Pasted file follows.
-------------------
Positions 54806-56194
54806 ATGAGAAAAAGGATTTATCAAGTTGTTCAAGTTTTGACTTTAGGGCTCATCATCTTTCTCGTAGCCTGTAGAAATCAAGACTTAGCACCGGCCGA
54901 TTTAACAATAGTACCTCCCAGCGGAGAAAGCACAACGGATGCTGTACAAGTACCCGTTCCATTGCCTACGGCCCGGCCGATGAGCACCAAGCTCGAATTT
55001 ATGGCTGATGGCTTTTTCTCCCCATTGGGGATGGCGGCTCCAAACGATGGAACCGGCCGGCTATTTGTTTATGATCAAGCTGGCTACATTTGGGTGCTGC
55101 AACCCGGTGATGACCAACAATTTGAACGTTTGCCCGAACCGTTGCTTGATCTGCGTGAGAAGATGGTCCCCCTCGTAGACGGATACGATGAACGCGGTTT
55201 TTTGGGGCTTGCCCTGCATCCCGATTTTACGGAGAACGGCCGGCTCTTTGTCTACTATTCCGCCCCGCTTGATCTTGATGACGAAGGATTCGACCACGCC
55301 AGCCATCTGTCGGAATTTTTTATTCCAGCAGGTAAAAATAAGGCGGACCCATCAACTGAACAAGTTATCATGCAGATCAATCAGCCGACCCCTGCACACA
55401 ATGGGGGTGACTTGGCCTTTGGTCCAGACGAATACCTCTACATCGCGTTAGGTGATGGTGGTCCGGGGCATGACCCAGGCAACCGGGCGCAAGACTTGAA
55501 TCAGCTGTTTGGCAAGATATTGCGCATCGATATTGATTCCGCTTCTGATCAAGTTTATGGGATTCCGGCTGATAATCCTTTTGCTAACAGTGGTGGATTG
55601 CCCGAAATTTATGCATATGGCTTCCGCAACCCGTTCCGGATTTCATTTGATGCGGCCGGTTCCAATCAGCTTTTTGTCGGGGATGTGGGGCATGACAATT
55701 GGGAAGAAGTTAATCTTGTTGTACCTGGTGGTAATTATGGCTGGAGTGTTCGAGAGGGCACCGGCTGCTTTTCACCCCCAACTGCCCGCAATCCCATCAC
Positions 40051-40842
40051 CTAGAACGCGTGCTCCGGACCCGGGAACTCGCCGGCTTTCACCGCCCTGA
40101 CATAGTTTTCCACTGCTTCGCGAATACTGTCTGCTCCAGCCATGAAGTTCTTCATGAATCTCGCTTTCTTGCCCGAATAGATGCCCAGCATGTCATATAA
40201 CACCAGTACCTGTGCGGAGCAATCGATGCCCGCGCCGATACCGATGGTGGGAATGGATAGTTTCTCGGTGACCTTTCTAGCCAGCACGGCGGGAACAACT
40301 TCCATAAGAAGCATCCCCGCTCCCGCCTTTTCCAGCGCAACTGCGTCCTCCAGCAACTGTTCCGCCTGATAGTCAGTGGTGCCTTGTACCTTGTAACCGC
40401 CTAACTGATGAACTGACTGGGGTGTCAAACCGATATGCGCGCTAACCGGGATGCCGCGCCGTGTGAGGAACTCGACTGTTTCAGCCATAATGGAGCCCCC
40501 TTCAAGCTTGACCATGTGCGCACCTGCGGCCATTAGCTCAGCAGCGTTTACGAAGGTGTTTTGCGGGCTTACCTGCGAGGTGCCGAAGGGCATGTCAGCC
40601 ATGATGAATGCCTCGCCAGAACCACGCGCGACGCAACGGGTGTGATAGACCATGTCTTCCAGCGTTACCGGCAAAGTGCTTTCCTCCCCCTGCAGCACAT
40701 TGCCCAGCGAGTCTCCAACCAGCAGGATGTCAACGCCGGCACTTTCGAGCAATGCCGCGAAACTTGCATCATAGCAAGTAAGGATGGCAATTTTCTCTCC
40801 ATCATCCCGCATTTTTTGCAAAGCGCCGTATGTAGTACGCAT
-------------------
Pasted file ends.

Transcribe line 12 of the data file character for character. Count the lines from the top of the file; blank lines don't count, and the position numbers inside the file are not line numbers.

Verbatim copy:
Positions 40051-40842